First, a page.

Before lunch I met with our Director of Response to Intervention to talk about training and support for math intervention. I shared ideas for diagnostic assessments and PD opportunities, including Math Recovery and Kathy Richardson’s Assessing Math Concepts series. It makes me happy that our district has been providing a lot of support to our interventionists last year and this year. I’ve been hearing some great success stories from some of our campuses which makes me even happier!
After lunch the entire Teaching & Learning Department (elementary and secondary) met in curriculum work committees. Back in September we took Level I Curriculum Auditing training, and now we’re doing work in committees to take what we learned and do what we can to improve our curriculum processes and materials. My committee is looking at the curriculum writing and review process. We’re looking at it from the perspective of any given year – what does the revision process look like in terms of timeline and tasks. But we are also looking at the cycle over multiple years – what work is done in year 1 of a curriculum, year 2, year 3+?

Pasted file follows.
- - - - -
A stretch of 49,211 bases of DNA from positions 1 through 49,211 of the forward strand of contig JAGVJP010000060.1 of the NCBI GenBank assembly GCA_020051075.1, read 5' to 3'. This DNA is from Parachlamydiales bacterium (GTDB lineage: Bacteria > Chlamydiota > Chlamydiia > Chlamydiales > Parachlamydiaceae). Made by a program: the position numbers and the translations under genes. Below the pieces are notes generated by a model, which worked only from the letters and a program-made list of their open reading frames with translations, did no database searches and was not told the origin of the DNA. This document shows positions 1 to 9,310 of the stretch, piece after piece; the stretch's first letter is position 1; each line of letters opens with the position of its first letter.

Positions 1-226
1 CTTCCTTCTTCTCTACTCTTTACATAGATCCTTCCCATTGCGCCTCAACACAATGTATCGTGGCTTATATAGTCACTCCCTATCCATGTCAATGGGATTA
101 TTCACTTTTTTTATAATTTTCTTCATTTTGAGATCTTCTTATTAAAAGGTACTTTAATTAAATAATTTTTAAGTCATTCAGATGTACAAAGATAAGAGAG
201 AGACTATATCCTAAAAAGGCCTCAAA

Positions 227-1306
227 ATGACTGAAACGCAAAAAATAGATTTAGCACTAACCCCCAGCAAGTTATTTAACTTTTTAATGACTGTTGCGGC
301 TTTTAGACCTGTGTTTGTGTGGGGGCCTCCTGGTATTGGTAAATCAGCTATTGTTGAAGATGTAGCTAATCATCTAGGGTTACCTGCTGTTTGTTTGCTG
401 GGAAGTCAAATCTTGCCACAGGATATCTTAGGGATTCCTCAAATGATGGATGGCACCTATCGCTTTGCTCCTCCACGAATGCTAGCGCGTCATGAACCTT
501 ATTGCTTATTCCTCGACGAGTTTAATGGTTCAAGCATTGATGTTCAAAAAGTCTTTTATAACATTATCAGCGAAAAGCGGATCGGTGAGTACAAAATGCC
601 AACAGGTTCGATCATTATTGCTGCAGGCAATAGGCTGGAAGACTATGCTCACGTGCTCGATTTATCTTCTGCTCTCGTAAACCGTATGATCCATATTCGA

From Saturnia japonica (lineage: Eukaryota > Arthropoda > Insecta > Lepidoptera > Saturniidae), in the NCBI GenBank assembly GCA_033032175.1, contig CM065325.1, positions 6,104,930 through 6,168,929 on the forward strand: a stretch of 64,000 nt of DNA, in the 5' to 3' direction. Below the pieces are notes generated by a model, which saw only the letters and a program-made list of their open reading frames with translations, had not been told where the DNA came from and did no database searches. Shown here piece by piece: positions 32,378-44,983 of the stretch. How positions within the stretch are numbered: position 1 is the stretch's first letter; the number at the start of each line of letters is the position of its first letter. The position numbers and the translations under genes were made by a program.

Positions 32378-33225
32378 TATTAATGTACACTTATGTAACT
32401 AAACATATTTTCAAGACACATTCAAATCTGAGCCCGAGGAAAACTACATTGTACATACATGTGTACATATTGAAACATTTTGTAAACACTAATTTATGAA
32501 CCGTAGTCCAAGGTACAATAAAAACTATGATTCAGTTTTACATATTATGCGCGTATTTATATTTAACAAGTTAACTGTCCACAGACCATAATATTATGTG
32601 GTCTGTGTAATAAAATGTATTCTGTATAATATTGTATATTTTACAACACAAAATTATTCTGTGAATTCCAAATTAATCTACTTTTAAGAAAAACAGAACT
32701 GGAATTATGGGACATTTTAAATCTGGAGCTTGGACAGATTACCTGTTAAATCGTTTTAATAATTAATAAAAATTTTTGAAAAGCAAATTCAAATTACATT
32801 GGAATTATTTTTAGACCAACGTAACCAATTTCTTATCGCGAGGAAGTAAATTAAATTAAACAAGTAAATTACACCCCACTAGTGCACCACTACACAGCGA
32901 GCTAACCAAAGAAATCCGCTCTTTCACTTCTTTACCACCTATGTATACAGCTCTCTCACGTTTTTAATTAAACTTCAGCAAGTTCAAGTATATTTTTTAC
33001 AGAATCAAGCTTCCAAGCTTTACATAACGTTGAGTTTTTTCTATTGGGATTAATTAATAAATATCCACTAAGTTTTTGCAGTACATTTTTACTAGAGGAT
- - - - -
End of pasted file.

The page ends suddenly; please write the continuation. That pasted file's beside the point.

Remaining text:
This has been interesting for me because last year was year 1 for the elementary math curriculum. The 2014-15 school year was the first year that teachers taught the new math TEKS, and boy was it a bumpy ride! We learned a lot, and as a result we made pretty significant changes for the 2015-16 school year. Now I have my eye on the revisions for the 2016-17 school year, and it’s interesting to see how I’m able to focus on different things now than I was able to in years 1 and 2. Those first two years were just about getting a handle on it. Now I feel like we’re in a place to refine and improve. It’s a lot of work, but I’m excited to see the curriculum evolving as we go.
After our committee meetings, we met as a whole group to share out, provide feedback, and ask questions. There’s a lot of work left to do, but it’s exciting that we’re able to shape our district’s curriculum together as a team.
And that wraps up my week! That’s just a taste of what I do day in and day out, but hopefully it provides some insights. If you have any questions, hit me up in the comments. Otherwise, I’m off to enjoy the weekend with my family!